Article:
Classical economists. This term refers to early economists, starting with Adam Smith, prior to the ‘marginalist’ revolution of the 1870s that was introduced by Marshall into the UK. The school is characterised by reliance on average concepts and on the labour theory of value.

Classical or real wage unemployment occurs when the real wage is above the equilibrium level and stays there.

Clearing of cheques takes place when you have received a cheque and paid it into your bank account, and the bank has then passed it to the bank on which it was drawn and asked for payment. Of course, this is not done individually for each cheque, but centrally.

COBA is a computer program used by the Government to evaluate road investments, including the costs and benefits of building the road, and value of saving time, vehicle operating costs, road accident death or injury, etc.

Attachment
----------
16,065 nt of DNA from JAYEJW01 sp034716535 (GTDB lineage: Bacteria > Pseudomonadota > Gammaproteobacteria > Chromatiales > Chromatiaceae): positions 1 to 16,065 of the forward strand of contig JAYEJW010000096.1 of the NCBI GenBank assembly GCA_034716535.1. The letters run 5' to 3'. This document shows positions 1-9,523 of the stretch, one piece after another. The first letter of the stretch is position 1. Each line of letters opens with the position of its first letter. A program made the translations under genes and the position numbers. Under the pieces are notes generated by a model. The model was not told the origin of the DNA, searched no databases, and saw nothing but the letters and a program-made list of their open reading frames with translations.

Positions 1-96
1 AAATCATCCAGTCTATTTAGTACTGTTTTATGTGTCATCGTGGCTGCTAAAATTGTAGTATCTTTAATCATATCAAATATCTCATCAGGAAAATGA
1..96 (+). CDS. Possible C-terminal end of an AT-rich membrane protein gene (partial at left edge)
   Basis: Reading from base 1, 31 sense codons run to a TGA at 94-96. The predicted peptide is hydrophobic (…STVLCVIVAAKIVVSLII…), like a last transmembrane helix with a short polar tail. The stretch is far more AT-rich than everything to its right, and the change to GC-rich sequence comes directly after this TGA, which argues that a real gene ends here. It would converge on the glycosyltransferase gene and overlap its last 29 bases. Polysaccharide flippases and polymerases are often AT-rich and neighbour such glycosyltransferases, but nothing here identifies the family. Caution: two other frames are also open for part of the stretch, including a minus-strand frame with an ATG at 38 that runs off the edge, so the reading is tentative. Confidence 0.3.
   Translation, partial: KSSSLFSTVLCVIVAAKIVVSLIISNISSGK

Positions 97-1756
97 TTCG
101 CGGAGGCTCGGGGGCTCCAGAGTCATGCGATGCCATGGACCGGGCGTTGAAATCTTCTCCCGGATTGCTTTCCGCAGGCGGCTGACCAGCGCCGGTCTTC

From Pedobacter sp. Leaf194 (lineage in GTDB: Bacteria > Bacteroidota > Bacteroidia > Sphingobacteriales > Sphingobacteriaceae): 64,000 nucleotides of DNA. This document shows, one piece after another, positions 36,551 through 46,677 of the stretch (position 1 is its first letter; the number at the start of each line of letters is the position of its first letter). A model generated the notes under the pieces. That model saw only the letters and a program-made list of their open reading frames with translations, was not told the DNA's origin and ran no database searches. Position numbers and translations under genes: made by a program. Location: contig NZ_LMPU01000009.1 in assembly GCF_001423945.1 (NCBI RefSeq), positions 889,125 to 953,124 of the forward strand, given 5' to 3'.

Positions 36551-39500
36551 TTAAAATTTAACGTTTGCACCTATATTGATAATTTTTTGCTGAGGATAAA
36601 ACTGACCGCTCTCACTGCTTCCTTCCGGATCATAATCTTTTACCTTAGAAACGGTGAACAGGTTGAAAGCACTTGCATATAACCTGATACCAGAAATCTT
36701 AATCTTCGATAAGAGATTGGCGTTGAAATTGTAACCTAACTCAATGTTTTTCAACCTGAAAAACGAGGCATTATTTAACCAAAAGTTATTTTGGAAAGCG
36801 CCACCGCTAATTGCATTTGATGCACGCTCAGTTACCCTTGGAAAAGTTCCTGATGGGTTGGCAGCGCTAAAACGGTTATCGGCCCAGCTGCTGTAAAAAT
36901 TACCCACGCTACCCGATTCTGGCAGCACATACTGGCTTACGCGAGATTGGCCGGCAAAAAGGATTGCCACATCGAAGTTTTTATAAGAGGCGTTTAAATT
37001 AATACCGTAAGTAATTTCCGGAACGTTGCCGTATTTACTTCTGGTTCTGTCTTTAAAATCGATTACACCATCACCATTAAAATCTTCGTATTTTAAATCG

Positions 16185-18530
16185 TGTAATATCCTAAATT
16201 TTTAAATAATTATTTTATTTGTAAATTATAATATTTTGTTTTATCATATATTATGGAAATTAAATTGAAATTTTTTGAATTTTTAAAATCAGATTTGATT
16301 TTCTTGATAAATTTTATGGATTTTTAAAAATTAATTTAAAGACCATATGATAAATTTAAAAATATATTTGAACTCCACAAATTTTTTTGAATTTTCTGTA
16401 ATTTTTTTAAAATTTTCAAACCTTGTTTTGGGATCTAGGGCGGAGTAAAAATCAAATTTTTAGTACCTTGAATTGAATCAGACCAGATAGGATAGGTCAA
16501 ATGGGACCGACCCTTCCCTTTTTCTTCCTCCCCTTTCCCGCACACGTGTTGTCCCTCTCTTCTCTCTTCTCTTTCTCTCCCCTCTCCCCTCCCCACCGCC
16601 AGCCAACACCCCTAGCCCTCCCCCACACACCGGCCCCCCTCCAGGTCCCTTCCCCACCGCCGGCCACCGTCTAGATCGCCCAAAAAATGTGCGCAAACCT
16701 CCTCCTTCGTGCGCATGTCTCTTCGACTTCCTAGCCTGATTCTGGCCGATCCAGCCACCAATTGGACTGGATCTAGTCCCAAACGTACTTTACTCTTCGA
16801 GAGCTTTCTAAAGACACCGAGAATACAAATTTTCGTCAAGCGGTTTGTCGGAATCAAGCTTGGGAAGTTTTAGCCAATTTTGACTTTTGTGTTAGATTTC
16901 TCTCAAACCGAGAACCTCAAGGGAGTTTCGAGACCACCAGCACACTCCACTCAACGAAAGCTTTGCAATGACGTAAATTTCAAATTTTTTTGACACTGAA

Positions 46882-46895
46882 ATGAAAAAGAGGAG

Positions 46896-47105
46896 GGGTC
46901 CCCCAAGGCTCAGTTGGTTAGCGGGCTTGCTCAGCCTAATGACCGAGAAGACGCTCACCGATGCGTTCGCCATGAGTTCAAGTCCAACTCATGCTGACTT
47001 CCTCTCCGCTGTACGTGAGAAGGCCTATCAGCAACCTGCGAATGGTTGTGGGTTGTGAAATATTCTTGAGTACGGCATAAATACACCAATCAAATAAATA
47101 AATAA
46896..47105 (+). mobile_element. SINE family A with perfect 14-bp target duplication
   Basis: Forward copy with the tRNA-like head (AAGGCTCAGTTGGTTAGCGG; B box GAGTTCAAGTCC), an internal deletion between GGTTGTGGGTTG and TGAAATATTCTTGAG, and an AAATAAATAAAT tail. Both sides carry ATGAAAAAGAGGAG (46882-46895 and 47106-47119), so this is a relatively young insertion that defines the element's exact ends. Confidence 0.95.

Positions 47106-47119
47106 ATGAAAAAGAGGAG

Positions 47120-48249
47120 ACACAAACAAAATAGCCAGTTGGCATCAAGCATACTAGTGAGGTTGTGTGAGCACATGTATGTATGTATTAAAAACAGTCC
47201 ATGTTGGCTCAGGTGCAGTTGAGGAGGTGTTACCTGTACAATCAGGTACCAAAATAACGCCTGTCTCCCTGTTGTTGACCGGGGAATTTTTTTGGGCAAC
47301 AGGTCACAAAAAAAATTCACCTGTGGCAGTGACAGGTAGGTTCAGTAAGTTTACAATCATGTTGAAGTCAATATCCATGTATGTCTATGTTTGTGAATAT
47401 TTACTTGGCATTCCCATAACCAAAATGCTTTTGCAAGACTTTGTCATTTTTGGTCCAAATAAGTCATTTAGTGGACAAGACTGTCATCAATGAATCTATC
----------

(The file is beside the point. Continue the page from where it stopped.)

Cobweb effects are found in unstable markets (particularly agriculture) resulting from time lags in production (see Chapter 6).

Cobweb theorem is a theory explaining the instability of certain markets (particularly agriculture) resulting from time lags in production.

Collective action is a solution to the public good problem that involves social incentives for the cooperative production of the public good, e.g. trade union collective wage negotiation.

Collective bargaining refers to the fact that trade unions negotiate on behalf of all their members. If agreement is not reached on a certain issue, such as the size of a wage rise, they may take action collectively to enforce their demands.

Collectivism is a system whereby economic decisions are taken collectively by planning committees and implemented through the direction of collectively-owned resources, either centrally or at local level. Communist and socialist systems usually use forms of collectivism, but all economies have areas of activity using collectivism, e.g. state-provided school education in the UK.